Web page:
Oh how I chuckled at the YouTube clip of a community TV station news anchor squealing in terror as she made her way around the track at the newly opened $28.5 million AvantiDrome velodrome in Cambridge for the first time.
How I regretted this when attempting the same thing just a day later. Walking into the velodrome for the first time, the sheer height and gradient of the track looming skyward was intimidating. How exactly do I stay upright while riding a bike around that steep slope?
Well, it's all about speed - you need to go fast to stay up. For our Have A Go session, it was all about getting the confidence to speed up, rather than succumb to the natural instinct of slowing down when feeling uncomfortable or in danger.
While there'll no doubt be plenty of high speed gold medal performances generated over the years to come in the AvantiDrome, the facility is open and welcoming to the public.
There were 12 of us on the day I arrived for the introductory Have A Go class. Instructor Stuart took us through the basics, fitted us with a correctly sized bike (there are 100 brand new track bikes available) and a helmet.
First he wanted to know if we were OK riding a track bike - they are fixed wheel, no free-wheeling, no gears, no brakes. So they're different, but not as difficult to ride as it might sound. We rode around some cones in the central concrete area for 10 minutes until Stuart felt we were ready to head out on to the track.
And that's where it got scary. Television pictures of indoor velodromes give a grossly misleading impression of their steepness, flattening them out and making them look much less intimidating than is the case.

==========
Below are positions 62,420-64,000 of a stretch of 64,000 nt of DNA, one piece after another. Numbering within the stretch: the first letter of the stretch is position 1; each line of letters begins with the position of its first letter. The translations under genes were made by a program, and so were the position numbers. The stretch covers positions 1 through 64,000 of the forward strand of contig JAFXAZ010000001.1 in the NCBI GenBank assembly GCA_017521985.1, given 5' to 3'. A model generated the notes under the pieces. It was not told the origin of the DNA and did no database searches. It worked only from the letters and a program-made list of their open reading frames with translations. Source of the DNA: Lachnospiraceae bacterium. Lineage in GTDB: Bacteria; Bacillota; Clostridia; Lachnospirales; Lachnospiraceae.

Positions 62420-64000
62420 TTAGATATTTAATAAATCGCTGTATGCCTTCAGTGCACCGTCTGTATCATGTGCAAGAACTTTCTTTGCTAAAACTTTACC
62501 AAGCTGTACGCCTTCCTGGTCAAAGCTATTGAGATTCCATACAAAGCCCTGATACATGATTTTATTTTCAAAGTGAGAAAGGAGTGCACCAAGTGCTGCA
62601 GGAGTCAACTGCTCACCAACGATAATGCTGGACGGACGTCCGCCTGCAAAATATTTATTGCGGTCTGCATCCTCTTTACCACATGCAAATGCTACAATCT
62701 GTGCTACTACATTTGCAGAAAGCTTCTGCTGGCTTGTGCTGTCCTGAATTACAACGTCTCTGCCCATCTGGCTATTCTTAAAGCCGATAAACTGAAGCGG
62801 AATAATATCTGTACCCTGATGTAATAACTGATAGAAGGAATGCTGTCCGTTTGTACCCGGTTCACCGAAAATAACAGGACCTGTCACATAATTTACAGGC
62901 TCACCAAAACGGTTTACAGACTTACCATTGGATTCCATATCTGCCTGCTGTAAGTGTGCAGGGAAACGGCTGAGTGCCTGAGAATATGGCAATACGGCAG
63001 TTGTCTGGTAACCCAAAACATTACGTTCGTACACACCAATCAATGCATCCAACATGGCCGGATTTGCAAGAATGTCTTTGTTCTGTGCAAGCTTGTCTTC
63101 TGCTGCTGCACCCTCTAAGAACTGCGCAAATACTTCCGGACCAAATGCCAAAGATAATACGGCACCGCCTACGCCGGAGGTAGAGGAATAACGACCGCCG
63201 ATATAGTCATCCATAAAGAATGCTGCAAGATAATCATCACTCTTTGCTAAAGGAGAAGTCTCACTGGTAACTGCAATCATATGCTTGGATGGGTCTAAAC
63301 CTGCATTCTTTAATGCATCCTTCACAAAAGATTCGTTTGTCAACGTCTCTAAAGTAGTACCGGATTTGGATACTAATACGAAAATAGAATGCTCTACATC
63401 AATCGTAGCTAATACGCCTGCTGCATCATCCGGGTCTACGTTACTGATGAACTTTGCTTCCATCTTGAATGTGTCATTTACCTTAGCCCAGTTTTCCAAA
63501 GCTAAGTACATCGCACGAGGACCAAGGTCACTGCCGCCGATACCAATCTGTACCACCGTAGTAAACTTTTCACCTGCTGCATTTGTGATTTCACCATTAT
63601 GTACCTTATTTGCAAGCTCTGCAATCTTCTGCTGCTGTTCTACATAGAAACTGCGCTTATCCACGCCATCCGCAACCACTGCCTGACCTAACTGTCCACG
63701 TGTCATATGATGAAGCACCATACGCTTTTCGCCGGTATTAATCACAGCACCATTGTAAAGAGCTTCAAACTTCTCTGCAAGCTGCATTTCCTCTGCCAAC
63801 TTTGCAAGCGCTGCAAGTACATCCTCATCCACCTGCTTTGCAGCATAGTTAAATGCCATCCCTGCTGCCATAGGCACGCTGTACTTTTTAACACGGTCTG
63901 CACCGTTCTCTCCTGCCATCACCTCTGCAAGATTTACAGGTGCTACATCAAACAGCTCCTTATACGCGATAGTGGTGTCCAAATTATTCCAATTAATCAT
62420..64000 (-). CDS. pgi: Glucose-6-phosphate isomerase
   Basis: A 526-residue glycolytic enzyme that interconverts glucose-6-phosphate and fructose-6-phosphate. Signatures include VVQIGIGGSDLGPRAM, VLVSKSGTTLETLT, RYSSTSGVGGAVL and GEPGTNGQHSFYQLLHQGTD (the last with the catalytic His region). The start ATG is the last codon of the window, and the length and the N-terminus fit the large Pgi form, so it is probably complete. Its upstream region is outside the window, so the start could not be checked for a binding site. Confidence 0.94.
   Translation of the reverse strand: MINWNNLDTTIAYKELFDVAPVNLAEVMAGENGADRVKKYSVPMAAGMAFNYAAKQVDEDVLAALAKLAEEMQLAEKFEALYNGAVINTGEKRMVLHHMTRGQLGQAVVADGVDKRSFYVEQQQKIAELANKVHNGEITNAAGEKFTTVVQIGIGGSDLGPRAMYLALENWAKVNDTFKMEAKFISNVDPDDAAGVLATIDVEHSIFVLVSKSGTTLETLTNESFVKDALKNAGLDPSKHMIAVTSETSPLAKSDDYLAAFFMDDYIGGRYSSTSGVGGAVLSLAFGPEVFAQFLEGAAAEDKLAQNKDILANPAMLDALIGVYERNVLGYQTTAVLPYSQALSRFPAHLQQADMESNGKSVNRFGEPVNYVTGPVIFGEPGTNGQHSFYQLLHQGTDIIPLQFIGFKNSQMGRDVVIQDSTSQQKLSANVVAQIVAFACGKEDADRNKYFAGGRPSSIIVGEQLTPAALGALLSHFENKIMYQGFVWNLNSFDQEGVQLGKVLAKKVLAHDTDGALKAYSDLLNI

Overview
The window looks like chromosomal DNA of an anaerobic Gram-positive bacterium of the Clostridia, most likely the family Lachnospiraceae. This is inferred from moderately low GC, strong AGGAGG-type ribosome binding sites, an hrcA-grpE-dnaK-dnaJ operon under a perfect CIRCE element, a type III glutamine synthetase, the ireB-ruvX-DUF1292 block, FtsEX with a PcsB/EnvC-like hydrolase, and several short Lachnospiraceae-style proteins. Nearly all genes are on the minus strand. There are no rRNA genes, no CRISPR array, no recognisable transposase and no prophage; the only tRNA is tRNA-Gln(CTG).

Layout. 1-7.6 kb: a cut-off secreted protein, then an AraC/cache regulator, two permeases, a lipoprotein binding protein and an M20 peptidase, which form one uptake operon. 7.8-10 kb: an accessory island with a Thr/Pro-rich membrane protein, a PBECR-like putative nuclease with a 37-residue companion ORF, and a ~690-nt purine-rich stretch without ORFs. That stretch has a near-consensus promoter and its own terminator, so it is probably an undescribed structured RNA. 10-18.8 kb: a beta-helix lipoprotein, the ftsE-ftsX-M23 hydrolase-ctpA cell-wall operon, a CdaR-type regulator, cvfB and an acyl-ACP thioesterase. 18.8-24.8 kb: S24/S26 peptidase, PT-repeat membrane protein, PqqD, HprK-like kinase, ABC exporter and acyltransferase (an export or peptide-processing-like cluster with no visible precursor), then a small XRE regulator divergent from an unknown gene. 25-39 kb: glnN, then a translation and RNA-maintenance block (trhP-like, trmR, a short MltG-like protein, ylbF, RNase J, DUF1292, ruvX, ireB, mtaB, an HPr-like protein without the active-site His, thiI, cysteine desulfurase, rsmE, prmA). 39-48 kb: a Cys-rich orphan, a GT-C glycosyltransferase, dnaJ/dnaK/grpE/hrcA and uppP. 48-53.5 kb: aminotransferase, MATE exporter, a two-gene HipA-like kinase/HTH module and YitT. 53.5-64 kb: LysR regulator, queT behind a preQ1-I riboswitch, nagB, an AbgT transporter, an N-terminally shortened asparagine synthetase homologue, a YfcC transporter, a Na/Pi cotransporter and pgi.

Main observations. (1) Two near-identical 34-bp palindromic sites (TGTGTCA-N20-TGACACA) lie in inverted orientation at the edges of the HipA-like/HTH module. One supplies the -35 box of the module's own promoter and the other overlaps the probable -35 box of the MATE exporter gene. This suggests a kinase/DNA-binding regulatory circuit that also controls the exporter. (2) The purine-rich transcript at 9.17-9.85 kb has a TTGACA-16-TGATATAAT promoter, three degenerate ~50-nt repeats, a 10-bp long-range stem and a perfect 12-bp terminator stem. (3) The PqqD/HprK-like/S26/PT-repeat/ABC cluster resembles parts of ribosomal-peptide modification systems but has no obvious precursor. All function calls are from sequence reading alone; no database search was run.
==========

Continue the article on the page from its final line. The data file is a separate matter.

We rode slowly around the grey, flat part of the inside track at first before moving slightly to our right hand side, up on to the wood of the track itself.
Immediately I was gripped by the sensation that gravity was dragging me down to the centre well, that I was sliding down the wood and the tyres won't hold me up. What do you have to do? Speed up of course. It did take a while, but I clicked. Within perhaps 10 laps I was slowly working my way higher and higher up the banking track. There's etiquette to remember - only pass on the right hand side and only enter or exit the track on the proper side. When approaching a slower rider, I had to speed up and head higher and higher up on to the steep wall.
Everyone was well behaved in my class, no weaving about and no crashes.
There were varying levels of confidence on the track but one more session and I'm sure all of us could soon be flying around Sarah Ulmer-style in relative safety.
Though the "no brakes, an alarmingly steep track and a don't slow down" mantra sounds dangerous, the whole experience was well managed and controlled by the coach. He sized us up pretty quickly and I've no doubt he would let riders out on his precious track only if he was confident they were ready.
I spent the last 10 minutes of our session flying around the track at (to me anyway) high speed - wishing my stripped-down bike at least had a speedo fitted.
I was sweating, my quads were burning and I'd had some of the best fun I've ever had on two wheels.
It's likely the best thrill you'll get for 15 dollars anywhere - just please be sympathetic when you do hear a first timer squealing with fear the first time they hit the track.
Need to know: You can't just roll up on your own bike - only approved track bikes are allowed on the wood. These bikes have shorter cranks and the lack of gears or brakes means fewer components to damage the track in the event of a crash. "There is no pressure from us on making the shift from hire to owning bikes as we want to make track cycling accessible to as many people as possible," said a spokeswoman.
The age limit is currently 10. A schools racing league runs Friday on nights; check out the North Island secondary schools carnival in July. To ride unsupervised on the track, take a four-part accredition course led by a fully qualified coach ($15 per session).